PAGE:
She also notes that there has been a lot of feedback via Twitter, suggesting that ‘It’s captivated people with its real life day to day application.’ She adds that the whole exercise was unexpectedly fruitful for her own thinking. ‘It forced me to return to and reconsider how I understand racial profiling, and why I do the research that I do.’
Developing the portal
The structure, look, feel and content of Oxplore might challenge the expectations of an older generation. Dr Alex Pryce, Widening Access and Participation Coordinator, who helped to develop the programme, says that the development team were struck by how digitally savvy the youngsters were when asked what they wanted, and ‘how engaged they were with the sort of ideas they wanted to debate.’
‘When we discussed their wish for a comment function, they were able to tell us when they should be able to comment, what kinds of registration or authorization there should be, and even how comments should be filtered to avoid swear words or be flagged for moderation. We took their ideas back to our technical developers.’
Academe made relevant
Khan thinks that Oxplore ‘is very much about Oxford’s academic expertise packaged in a way that speaks to young people, with its unique combination of youth-focussed and at times populist questions.’
Now that the programme is up and running – with an official launch on September 20th–the feedback has already been coming in from users. A Year 8 from Dyke House Sports & Technology College in Hartlepool said, ‘It’s fun but educational too,’ and a Year 9 student from Brynteg School in Bridgend said, ‘I like that the questions aren’t just black and white. It’s a good way to view the world.’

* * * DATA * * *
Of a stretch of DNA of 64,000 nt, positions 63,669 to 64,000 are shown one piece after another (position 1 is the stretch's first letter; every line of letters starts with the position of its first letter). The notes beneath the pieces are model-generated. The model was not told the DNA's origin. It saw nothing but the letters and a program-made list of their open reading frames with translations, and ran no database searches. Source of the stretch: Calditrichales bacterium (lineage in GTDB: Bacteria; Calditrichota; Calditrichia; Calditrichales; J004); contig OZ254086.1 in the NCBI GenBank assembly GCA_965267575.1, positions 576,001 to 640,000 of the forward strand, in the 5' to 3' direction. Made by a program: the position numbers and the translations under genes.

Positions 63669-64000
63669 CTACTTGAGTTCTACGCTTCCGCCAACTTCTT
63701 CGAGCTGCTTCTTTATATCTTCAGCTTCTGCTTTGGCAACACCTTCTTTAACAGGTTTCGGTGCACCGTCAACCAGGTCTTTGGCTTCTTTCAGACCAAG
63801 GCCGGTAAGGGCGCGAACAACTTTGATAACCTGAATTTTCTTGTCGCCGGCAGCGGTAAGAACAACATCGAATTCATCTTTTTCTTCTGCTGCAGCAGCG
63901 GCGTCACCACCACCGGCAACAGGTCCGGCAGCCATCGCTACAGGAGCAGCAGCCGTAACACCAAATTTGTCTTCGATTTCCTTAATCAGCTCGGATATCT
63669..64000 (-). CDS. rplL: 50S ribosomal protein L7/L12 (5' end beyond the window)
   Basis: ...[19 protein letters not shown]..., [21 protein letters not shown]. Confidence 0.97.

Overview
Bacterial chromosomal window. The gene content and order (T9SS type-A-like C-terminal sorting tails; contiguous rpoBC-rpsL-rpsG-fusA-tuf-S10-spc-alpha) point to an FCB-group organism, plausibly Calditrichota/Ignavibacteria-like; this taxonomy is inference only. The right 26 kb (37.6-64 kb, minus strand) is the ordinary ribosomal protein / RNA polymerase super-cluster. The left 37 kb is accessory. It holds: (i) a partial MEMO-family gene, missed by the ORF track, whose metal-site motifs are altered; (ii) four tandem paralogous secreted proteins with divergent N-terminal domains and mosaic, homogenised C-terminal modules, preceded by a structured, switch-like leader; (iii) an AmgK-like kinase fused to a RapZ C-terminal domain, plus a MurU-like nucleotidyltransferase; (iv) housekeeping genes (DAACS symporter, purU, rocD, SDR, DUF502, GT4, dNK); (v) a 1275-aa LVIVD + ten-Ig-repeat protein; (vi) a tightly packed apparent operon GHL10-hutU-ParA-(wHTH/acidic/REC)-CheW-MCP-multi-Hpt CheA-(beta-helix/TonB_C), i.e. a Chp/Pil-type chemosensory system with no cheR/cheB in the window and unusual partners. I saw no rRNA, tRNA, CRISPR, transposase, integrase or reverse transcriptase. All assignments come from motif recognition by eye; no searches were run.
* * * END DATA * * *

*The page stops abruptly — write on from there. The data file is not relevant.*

Asked who the beneficiaries of the portal are intended to be, Dr. Khan says that the portal is ‘a catalyst and not an endpoint, designed to enhance intellectual curiosity. While users may well be potential applicants to Oxford, we want it to be attractive to all young people.’
One of the broader aims is simply to foster the idea that reading and thinking outside the school curriculum is not only encouraged but necessary. This is what also sparked the enthusiasm of a single donor who has underwritten the cost of Oxplore.
With 35 ‘Big Questions’ and over five hundred individual resources, ranging from quizzes to lists and videos, articles and podcasts, there is the basis for an impact that will also engage adults (Ed. note: try it!) as it becomes borderless and international.
The goal next year is to develop the portal so there is a whole section for teachers, and then to repeat the process but engaging parents the following year, 2019.
To get involved in Oxplore and start answering some big questions see https://oxplore.org/
This piece, authored by Dr Richard Lofthouse, first ran in Oxford Today, the official magazine channel of The University of Oxford and appears by kind permission.
Feature Image: Wikimedia Commons